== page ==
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Global KDS Survey Identifies New Priorities For Business Travel Industry in the Recession

Aviation - 12th June 2009

Paris, France, June 12, 2009 – Business people around the world report that companies are indeed clamping down hard on travel in order to save money and that this is having a noticeable impact on their effectiveness.  These findings come from a global survey by KDS, the European leader in Travel & Expense management systems, which shows the various ways in which business travellers are feeling the pinch.  According to KDS, the results highlight new traveller priorities that the industry needs to respond to in order to tough out the downturn.

In May 2009, KDS surveyed the opinions of 435 business travellers around the world to see how their travel behaviour had changed as a result of the recession.  The key findings were as follows:


  • 71% said their companies had significantly reduced their business travel.
  • The cutting of travel has accelerated in recent months: 37% saw cuts made over six months ago, 54% within the past two-to-six months, and a further 9% seeing cuts implemented just in the last month.
  • Trips for sales and commercial relations are the likeliest to be allowed (45% of approved travel), followed by customer support trips (21%), conferences and presentation visits (20%) and intercompany meetings (10%). Perhaps inevitably, training-related trips come off worst, at just 4% of those approved in the recession.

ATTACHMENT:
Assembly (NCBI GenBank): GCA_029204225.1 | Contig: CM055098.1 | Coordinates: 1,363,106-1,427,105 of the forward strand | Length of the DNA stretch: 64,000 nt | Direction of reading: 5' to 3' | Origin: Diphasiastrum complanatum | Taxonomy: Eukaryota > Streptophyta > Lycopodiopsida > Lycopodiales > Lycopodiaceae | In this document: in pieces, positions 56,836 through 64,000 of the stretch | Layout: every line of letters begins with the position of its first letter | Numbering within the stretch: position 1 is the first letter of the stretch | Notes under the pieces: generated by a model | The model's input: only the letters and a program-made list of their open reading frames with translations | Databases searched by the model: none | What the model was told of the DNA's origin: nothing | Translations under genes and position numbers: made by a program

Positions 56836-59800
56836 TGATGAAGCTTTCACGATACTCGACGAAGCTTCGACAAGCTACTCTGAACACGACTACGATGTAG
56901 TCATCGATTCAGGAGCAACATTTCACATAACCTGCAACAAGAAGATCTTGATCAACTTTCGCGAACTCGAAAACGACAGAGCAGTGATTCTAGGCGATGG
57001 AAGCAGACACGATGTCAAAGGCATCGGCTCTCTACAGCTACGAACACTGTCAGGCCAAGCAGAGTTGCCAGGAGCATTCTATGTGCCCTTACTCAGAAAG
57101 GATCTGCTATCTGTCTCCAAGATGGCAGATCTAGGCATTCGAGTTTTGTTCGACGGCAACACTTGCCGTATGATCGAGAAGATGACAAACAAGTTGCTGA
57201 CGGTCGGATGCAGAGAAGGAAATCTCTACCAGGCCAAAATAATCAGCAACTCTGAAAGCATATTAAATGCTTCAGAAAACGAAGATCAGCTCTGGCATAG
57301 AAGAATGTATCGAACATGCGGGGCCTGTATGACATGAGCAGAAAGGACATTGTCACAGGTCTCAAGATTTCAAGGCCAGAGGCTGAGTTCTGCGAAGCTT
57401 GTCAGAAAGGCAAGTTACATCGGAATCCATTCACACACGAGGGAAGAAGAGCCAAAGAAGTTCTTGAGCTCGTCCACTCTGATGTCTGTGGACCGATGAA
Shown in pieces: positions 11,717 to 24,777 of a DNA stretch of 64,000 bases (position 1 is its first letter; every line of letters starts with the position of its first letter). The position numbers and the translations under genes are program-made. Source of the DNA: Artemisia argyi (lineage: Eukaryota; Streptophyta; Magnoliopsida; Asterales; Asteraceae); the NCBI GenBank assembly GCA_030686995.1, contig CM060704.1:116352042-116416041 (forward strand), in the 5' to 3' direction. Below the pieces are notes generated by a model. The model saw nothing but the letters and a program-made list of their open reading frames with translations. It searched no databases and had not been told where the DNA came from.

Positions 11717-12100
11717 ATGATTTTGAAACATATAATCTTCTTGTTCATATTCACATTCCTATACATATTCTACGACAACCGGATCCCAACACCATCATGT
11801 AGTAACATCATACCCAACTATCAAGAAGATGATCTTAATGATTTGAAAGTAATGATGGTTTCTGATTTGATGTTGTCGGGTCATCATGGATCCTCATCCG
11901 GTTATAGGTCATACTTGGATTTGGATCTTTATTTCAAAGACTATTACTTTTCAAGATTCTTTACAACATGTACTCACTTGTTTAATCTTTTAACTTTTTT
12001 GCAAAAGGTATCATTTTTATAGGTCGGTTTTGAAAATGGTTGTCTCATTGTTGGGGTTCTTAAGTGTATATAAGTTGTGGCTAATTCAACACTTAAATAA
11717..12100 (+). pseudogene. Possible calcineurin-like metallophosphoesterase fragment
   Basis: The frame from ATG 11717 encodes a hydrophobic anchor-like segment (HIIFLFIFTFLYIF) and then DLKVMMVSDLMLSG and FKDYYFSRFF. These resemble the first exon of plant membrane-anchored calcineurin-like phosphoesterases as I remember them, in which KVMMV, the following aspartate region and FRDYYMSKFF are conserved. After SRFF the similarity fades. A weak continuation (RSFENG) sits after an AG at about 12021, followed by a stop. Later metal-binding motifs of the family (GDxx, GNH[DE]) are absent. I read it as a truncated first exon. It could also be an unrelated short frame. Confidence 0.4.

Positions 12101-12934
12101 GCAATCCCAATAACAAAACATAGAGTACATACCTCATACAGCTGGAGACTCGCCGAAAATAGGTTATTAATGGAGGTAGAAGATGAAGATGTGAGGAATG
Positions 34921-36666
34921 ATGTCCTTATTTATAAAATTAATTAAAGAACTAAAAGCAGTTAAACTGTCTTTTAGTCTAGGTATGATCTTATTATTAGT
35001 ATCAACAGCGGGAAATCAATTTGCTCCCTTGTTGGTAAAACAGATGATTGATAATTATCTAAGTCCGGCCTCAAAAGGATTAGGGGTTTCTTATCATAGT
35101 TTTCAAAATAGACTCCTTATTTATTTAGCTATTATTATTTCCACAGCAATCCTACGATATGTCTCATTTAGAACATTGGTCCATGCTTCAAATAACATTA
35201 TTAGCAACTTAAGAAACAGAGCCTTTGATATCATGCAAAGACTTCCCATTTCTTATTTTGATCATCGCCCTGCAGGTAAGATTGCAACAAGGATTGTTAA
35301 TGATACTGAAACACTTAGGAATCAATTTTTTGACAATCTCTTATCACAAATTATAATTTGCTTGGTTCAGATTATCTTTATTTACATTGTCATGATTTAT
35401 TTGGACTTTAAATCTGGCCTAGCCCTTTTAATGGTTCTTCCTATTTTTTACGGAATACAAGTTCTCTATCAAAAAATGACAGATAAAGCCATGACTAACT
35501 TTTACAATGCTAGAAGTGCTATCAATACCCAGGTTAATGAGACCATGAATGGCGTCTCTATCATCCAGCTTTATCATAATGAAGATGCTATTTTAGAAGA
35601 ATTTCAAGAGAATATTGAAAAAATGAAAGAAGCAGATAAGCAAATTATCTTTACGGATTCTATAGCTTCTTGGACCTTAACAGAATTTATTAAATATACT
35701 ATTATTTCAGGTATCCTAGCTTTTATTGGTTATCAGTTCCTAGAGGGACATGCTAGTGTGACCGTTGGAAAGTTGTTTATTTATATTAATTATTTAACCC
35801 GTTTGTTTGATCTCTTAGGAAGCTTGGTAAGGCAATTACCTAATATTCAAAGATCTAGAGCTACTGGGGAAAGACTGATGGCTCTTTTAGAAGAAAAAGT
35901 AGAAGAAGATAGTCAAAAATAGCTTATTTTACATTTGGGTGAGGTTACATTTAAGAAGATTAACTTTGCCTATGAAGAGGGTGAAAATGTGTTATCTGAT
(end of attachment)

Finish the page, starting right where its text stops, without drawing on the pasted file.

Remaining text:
• Almost half of respondents feel that business travel is important for their company’s success: asked about their most recent five trips, 49% said all were essential for their work, 16% said that four were essential, while 26% said that between one and three of these trips were essential. (9% said that none of their last five trips were essential, an interesting confession when cost-cutting is a priority!)
  • But not all travellers are complaining about reductions in travel. When asked generally if they would prefer to travel more or less, 62% said that, given the choice, they would be happy to travel less.


  • 75% of respondents said they now had to work harder to justify their travel.
  • Only 38% said that their companies allowed them to travel business class and, of these, 70% said that it was only for flights of five hours or more.
  • 58% said that they had reduced the frequency of their hotel stays in the past six months: of these, 35% had cut one stay out of five, 30% had cut 2 stays out of five, and 22% had cut as many as three stays out of five.
  • If offered a choice, 73% would choose to fly business class on a long trip – the lure of the forbidden – rather than upgrading their hotel room on their arrival.
  • Happily, most companies are still avoiding the uncomfortable and embarrassing policy of room-sharing, with only 7% saying that they were asked to do this.


  • Most people agree that the primary benefit of travel is that it really helped them to have a broader understanding of local issues and challenges, improved improve cooperation between colleagues at other offices and made it possible for them to identify unknown risks.
  • The work ethic remains strong in spite of everything. 32% still travel although they feel it impacts their family life, and 27% agree it has a detrimental effect on their health.